Can I Challenge The Sobriety Testing That Led To My Arrest

Once an officer gets a Wisconsin driver out of his car, it can be tough for that driver to refuse to submit to field sobriety testing. The battery of coordination and memory tests that the officer may impose on the driver can rattle the concentration of even the most sober individuals. As a result, officers can make mistakes in their assessments of suspected drunk drivers and charge individuals who consumed no alcohol before their traffic stops with drunk driving charges.

An article provided by the Michigan Bar Association offers an interesting assessment of the many ways that individuals can be falsely accused of drunk driving based on their field sobriety tests. For example, the authors of the article found a credible study that suggested officers make mistakes in administering one of the most common sobriety tests and that those errors occur in nearly 95% of all cases. They also found that individuals affected by age, medical conditions and mobility issues can struggle with sobriety tests due to their diminished physical capacities to perform.

When officers fail to use standardized practices in administering tests they can easily make mistakes in finding evidence of driver intoxication. Additionally, when they treat all drivers the same and fail to recognize the physical disabilities of some individuals they impose unrealistic expectations on people who cannot successfully perform sobriety tests even when completely sober.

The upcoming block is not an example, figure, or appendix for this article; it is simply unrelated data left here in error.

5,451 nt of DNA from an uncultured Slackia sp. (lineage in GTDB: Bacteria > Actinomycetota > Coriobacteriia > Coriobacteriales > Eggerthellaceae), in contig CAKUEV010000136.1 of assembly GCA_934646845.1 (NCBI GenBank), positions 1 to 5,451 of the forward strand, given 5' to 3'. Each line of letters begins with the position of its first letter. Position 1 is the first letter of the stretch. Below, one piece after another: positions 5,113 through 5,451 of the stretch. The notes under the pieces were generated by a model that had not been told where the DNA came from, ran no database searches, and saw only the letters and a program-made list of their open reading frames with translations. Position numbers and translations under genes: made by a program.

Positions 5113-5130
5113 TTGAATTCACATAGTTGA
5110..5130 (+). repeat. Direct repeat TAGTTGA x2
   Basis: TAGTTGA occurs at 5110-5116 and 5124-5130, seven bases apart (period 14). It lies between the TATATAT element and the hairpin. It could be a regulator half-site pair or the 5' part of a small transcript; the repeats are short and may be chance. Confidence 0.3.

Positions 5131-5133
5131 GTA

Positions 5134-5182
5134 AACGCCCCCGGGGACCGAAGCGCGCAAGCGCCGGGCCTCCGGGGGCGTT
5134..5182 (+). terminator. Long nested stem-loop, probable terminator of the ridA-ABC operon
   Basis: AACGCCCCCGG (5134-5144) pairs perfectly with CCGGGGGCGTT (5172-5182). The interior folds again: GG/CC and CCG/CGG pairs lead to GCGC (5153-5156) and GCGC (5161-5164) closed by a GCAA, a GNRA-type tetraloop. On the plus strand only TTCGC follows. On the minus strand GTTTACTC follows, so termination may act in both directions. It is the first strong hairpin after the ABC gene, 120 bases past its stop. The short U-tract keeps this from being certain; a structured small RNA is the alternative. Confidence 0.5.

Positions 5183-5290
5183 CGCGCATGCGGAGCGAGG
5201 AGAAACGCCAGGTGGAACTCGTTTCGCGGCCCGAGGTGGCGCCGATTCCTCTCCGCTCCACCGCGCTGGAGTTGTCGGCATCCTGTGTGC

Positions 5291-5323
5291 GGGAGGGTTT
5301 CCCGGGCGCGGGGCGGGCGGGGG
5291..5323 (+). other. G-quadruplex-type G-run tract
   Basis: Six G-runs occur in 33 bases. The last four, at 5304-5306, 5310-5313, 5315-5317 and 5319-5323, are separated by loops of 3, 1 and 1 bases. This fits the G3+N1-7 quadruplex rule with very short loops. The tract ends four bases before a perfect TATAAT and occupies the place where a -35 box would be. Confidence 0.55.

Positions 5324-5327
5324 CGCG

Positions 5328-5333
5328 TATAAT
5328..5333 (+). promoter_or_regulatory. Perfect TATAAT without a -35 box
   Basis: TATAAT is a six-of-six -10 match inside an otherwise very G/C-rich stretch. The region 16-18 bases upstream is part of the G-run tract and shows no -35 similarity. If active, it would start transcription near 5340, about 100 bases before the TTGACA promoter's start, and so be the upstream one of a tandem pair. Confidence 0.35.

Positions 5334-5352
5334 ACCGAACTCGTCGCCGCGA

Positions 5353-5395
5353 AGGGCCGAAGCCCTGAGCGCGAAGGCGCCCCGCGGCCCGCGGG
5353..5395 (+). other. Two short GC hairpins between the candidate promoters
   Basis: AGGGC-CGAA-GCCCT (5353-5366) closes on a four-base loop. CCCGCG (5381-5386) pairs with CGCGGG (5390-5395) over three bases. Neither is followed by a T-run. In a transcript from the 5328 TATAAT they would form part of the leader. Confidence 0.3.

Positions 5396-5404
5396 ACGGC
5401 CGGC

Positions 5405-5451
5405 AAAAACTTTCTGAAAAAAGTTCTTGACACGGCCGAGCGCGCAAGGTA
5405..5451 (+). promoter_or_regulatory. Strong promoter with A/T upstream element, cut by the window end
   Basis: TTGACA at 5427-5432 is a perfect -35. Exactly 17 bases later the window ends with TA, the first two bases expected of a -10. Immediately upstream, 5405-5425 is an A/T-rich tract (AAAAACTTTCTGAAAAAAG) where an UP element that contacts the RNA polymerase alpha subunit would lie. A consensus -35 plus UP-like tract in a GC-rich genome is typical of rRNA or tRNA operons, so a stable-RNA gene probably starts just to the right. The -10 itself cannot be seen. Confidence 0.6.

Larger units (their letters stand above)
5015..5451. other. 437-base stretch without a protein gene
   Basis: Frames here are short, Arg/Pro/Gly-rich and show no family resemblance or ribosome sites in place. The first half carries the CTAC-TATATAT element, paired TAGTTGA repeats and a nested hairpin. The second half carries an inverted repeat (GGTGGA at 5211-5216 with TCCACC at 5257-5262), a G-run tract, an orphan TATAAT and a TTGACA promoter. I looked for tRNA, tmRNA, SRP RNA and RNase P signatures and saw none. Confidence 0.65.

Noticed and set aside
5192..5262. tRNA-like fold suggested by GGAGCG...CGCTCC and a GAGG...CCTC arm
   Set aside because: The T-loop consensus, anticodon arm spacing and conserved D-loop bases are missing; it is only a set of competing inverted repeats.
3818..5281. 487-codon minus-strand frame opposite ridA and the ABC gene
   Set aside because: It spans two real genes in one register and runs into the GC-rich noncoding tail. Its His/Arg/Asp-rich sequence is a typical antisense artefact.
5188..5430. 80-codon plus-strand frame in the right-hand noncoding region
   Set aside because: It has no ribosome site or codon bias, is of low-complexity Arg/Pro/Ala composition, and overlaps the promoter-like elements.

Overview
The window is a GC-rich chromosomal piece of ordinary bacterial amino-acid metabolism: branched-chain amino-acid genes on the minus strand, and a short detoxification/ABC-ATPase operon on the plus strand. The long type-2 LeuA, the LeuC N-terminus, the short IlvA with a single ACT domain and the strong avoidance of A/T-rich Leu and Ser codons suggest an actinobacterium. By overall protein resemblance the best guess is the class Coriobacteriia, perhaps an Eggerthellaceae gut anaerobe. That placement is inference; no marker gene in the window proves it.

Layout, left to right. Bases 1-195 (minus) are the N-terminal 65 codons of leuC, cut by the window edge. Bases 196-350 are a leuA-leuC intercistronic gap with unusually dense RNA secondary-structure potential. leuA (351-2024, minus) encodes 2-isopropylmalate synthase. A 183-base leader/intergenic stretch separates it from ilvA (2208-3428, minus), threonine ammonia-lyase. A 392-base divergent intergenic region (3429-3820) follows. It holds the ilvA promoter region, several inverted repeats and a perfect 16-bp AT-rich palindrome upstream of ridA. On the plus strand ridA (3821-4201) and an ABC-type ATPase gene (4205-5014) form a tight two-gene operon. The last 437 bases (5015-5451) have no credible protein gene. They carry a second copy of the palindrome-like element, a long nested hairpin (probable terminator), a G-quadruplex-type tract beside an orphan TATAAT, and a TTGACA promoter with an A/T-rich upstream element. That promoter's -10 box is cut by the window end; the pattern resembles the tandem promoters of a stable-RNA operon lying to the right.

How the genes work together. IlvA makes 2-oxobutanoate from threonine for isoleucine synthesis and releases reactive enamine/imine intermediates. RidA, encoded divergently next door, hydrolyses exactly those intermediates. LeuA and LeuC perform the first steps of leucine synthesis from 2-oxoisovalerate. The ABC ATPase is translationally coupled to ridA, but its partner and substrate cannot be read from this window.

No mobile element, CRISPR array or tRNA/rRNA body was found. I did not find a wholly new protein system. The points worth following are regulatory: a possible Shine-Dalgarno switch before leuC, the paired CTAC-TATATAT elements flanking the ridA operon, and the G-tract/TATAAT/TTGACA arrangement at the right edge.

Evidence of these officer errors can be used at trial to prove that an individual was wrongly accused of drunk driving. It is permissible to challenge the validity of sobriety testing and DUI attorneys can help their clients demonstrate that given the totality of the circumstances their sobriety testing results were skewed. Though a driver may choose not to challenge the use of field sobriety tests at the time of his arrest, he can always call those tests into question after he has had a chance to prepare his drunk driving defense.